2 things about using the ELB 400
1/ if we want a dark background under strong sun : is it possible shooting with fast speeds (like 1/2000 sec @ f/11) with a non HSS camera option? (like the fuji XT1 that has no HSS option )
or will we always be forced to shoot no faster than the maximum flash speed synchronization?
2/ may we connect to the same battery 2 different heads, one Action and one Pro ? and fire both o the same shot?
thanks in advance
Jovelino – the Hi-Sync option is a result of the transmitter, not the camera. Hopefully Elinchrom makes a Fuji and Sony version of the Skyport Plus HS. With the Fuji right now there is no option to shoot at higher shutter speeds than the standard flash sync with any flash system. You can connect two different flash heads to the same ELB400 pack but I am not sure why you would do this as your flash durations would be lower than if you just plugged in the action head. Typically you would use one or the other.
how do you get 10Hz in strobo mode? My unit will only go to 8Hz.
And did you know, that the new ELB 400 is slower than the old quadra (even the non Hybrid ones) with the gel battery?
I just test and wrote to elinchrom and got this information back: “The ELB 400 can only charge faster when used with the latest Li-Ion battery MKII (59 Wh, 14.4 Volt) Article code19259.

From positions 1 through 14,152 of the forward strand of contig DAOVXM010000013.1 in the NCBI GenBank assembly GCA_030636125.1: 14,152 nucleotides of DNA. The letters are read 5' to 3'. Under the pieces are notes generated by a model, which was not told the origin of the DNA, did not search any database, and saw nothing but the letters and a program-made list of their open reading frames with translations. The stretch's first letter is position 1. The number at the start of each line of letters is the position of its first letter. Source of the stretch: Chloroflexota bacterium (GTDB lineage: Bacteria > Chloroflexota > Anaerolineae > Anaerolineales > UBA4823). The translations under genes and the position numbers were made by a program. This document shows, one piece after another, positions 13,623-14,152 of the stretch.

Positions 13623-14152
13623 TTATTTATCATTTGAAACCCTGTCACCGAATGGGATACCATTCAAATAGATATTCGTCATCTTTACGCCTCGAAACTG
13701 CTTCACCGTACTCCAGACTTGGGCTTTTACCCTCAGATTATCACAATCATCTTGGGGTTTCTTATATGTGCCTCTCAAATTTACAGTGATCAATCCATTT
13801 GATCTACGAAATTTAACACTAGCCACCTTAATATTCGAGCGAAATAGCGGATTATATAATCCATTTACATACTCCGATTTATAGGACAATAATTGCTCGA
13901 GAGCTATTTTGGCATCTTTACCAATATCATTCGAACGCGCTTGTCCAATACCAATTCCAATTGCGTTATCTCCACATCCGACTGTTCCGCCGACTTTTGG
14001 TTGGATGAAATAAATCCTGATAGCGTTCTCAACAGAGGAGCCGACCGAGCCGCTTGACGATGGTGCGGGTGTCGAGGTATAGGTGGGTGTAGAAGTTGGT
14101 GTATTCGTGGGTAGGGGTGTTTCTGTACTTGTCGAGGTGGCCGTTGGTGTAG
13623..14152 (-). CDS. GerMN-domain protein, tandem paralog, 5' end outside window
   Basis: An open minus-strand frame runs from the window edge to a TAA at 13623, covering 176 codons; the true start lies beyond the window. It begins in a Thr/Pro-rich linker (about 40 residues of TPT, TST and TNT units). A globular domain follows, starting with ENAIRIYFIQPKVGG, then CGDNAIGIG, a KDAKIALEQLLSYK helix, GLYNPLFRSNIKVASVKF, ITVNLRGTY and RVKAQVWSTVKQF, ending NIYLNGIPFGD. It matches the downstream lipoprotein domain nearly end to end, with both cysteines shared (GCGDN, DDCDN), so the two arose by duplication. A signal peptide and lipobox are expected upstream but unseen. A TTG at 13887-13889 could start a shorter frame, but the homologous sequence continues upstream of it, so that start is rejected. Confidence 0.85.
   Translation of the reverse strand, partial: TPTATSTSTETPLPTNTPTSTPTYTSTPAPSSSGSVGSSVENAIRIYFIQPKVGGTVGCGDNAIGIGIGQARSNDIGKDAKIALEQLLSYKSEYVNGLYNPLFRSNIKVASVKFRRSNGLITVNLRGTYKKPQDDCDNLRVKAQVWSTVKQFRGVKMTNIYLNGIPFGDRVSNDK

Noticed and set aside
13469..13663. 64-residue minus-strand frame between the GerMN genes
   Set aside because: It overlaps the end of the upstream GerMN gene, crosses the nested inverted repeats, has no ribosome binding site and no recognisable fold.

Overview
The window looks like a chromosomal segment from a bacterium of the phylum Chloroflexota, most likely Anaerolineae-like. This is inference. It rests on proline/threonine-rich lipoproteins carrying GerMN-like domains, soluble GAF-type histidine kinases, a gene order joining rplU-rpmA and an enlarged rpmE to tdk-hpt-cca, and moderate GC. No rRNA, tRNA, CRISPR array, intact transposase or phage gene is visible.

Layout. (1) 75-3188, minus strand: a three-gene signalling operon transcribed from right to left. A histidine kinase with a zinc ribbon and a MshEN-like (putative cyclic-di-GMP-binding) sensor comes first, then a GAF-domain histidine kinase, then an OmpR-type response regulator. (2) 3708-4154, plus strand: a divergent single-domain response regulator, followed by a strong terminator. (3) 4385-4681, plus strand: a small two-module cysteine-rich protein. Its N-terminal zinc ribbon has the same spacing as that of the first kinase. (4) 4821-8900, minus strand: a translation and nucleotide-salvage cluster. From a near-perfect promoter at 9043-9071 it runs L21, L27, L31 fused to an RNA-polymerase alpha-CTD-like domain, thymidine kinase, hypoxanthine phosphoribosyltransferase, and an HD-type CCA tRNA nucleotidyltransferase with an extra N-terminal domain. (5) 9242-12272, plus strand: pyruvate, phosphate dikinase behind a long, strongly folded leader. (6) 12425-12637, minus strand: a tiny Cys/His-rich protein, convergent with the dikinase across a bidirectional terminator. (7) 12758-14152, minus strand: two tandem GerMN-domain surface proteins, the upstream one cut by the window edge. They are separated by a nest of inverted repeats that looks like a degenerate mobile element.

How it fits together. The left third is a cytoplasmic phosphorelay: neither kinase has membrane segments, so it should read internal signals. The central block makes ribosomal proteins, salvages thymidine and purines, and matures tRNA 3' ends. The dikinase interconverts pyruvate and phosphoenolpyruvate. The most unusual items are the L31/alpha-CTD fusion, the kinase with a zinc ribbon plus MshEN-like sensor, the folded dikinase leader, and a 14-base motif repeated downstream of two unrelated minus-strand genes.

The Lead Gel Battery offers only 12 V, which slows down the ELB 400.
So, with the dedicated Li-Ion battery it will match the specs.”
This was quite disappointing.
Jens – 10 Hz is a setting in the menu for the strobe mode. Not sure why you aren’t seeing it. I have never tested the ELB400 with the Lead Gel batteries. I am not sure I would ever want to use them or need to use them as I have worked with the ELB400 in some very cold environments (which would be the time to use the Lead Gel batteries) and saw no performance drop. So for 99.99% of people, myself included, it doesn’t matter – I will always use the Li-ion batteries. Apparently the ELB400 is optimized for the Li-Ion battery. Didn’t your ELB400 come with a Li-ion battery? Just use that and sell off the Lead Gel batteries.
Hi Michael, I am an original owner of a 1st gen Quadra. I don’t do sports or anything “fast” but I do like a fast recycle for my not so patient people in group shots 🙂 I was disappointed about Elinchroms misleading fast recycle specs and # of shots per battery (I have spoke to Elinchrom and just got a lot of brush off answers). Basically I get 160 full power shots from a battery which is fine but if you are on fast recycle you only get 80 shots before it goes into slow recycle mode. Anything above 200ws takes forever (over 3 sec) in slow recycle.